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TinyOldHouse
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Joined: Thu Feb 07, 2008 11:28 am
Location: Front Range, Colorado
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Re: Anyone interested in greening their home?

Post by TinyOldHouse »

Well, the greenest thing you can do is live in an already built house, replace things ONLY as they wear out and fix what you can, etc. Use used building materials and supplies in your needed remodels as much as possible. I bet a LOT of us on here are pretty much there!

We try to get all of our supplies used off Craigslist, our habitat restore, or the local salvage yard. We've even bought paint, nails, scrapers, etc there. We even traded our huge top loader washer and dryer set for a small front loader set; no waste of the old set, and lots of savings for us in the new set in water AND detergent.

We buy all clothing used except socks, underwear and shoes. We darn our socks, and take our shoes to the shoe repair to be resoled, stitched together, etc. Sew up ripped clothing... we have sewing parties every so often!

We use bar soap that comes without packaging, and bar shampoo that comes wrapped in a bit of kraft paper. Both are locally produced, which cuts shipping time. We have toothbrushes where only the bristles are replaced when they wear out.. Terradent, I believe. No more waste of an handle... and we are STILL using up the old toothbrushes for cleaning and such from before we switched. Now, we do use CHEAP toothpaste in a plastic tube... the Tom's of Maine in the recyclable tube is just out of our budget at 5x more a tube. I have to say that the soap and shampoo we use are both cheaper than most "normal" liquid versions of the same.

Now... each of us has a 20-30 minute drive to work... one of the reasons we are looking to sell in then next few months and try to buy in the town my husband lives in. Would love for one of us to be able to walk/ride a bike to work!

Now... I have to say we are driven much more by economics and quality concerns than by the environment... I can't afford the quality I demand new, so I buy used, etc. BUt... added side benefits of being greener~
See what we are doing now!
http://tinyoldhouse.blogspot.com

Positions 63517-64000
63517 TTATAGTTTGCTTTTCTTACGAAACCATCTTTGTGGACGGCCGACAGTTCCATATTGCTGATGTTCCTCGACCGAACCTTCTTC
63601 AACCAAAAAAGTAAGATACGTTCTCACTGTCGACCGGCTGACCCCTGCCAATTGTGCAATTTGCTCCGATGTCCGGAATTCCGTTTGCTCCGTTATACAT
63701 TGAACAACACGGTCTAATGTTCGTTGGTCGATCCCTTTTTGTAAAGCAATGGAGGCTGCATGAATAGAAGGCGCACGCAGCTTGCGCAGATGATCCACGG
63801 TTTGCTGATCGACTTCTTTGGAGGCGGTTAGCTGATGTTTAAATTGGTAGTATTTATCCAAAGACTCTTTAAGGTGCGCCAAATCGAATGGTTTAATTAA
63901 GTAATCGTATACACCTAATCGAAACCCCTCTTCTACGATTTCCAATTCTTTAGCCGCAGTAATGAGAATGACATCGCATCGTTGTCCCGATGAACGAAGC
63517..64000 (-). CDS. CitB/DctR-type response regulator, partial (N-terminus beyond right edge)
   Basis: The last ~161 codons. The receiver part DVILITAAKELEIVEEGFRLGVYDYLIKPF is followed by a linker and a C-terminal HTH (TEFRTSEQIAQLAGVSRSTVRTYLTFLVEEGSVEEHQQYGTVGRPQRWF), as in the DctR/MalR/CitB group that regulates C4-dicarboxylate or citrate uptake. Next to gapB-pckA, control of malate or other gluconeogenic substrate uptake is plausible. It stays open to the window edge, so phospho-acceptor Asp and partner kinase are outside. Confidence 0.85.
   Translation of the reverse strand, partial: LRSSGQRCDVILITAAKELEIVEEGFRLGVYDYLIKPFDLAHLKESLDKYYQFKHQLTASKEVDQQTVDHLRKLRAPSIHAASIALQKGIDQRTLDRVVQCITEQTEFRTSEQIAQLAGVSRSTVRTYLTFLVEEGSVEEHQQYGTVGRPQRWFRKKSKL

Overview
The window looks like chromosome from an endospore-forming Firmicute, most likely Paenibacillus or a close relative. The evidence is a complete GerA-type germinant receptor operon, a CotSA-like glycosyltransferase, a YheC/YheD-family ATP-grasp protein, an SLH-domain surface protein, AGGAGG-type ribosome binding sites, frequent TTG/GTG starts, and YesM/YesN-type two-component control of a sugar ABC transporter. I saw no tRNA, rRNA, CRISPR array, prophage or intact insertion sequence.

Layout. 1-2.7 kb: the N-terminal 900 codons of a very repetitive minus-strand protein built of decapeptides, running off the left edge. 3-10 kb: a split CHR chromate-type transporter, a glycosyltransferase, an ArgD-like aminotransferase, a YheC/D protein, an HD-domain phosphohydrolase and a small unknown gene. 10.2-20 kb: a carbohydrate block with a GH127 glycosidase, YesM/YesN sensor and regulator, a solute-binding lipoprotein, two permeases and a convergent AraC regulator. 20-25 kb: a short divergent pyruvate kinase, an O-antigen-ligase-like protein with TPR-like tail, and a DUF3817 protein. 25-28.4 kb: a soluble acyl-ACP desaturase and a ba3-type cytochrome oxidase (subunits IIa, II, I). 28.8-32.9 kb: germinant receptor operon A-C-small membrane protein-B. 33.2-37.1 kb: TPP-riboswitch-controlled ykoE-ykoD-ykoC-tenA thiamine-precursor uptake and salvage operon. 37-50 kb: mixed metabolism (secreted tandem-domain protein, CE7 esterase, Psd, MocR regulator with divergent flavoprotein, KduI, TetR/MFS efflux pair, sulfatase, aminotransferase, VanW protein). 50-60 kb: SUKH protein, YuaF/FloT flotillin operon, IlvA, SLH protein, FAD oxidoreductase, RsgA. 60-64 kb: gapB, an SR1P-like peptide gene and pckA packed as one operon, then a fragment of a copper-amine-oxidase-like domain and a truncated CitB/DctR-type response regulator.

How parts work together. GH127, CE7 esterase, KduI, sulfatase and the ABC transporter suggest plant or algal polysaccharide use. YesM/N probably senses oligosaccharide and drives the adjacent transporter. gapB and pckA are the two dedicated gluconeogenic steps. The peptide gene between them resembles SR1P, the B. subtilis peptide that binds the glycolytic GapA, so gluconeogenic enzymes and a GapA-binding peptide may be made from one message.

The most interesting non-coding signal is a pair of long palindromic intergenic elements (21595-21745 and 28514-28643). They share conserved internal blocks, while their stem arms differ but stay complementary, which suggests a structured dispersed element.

Leslie Ap
Posts: 238
Joined: Fri Oct 17, 2008 12:15 am
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Re: Anyone interested in greening their home?

Post by Leslie Ap »

-Electric mower
-porous pavers
-french drains
-tankless water heaters (in our future!)
-VOC free paint
-composting
-no curbside trash service (taking it to the dump ourselves, we spend about 25 bucks a couple times a year, and are able to
recycle way more- as in approx. 85% of our waste)
-thermal window treatments
-cfl bulbs
-water efficient applicances/fixtures
-line-dry clothing
-insulated attic and exterior walls (AirKrete)
-practice some gray water recycling ("clean" kitchen water gets dumped in the garden or yard)
-try to minimize use of electricity during "peak" hours
-turn down the home and water heater thermostats
Hmm what else...

bungalowfamily
Posts: 21
Joined: Wed Apr 14, 2010 2:35 pm

Re: Anyone interested in greening their home?

Post by bungalowfamily »

Those are some great ideas. Impressive stuff Rosemary!! I think I have a long way to go before I can get to your level. The grey water idea is really interesting. I'd like to know what water can be used where (suppose I'll google it), I figure I can't dump my washing machine water in the yard!

BTW, Kansas I love your signature's house photo!

We have some work coming up on our house. I need to re-roof. Has anyone done the research on the greenest way to get this done? I don't know if composite shingle is eco-friendly but there don't seem to be many alternatives in the price range. Also, are the stripped shingles recylable? Does anyone have experience with recycling construction waste? I figure my steps are:

- look for eco-friendly roof
- insulate new roof
- dispose of old roof in eco-friendly way

Appreciate the advice!

barrett
Posts: 787
Joined: Wed Feb 22, 2006 2:35 pm
Location: SE Vermont
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Re: Anyone interested in greening their home?

Post by barrett »

Look into metal roofs. Mine is over 100 years old with no end in sight! Shingles last what, 20 or 30 years?
"so you'll walk the floor
from door to door"

('mental revenge', waylon jennings)

Kansas. 1911.
Posts: 848
Joined: Sun Mar 22, 2009 4:56 pm
Location: Junction City

Re: Anyone interested in greening their home?

Post by Kansas. 1911. »

Thanks, bungalowfam.

We need a new roof and it is going to get really ugly when we talk price. Three layers of roof will have to go to the landfill.

I have read about "Cool Roof Technology." This means you buy the company's white or light grey shingle, and it has the properties of bouncing the heat away somehow, saving on cooling costs in summer. Another product I barely heard of: a liner you put under any color shingle that does the same thing as cool roof technology. I heard about this at the home show from the owner of a heritage building company that won a preservation award. So I'll be combining cool roof technology with 100-year-old looks.
American Foursquare with Prairie and Colonial Revival influences

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s.kelly
Posts: 652
Joined: Sat May 02, 2009 9:42 am

Re: Anyone interested in greening their home?

Post by s.kelly »

I agree with many of the ideas sent above. We just had a new record low electric bill by KWh this month. Still got lots of work to do, but I hope to seal up a number of things this summer.

Roofing is in my future too. The over 100 year old roof on the main part of the house will go to the scrap yard,and a new light colored metal of some type will go on. That may have to wait until next the year or two though. Probably will have to paint the old one again to get a little more life out of it.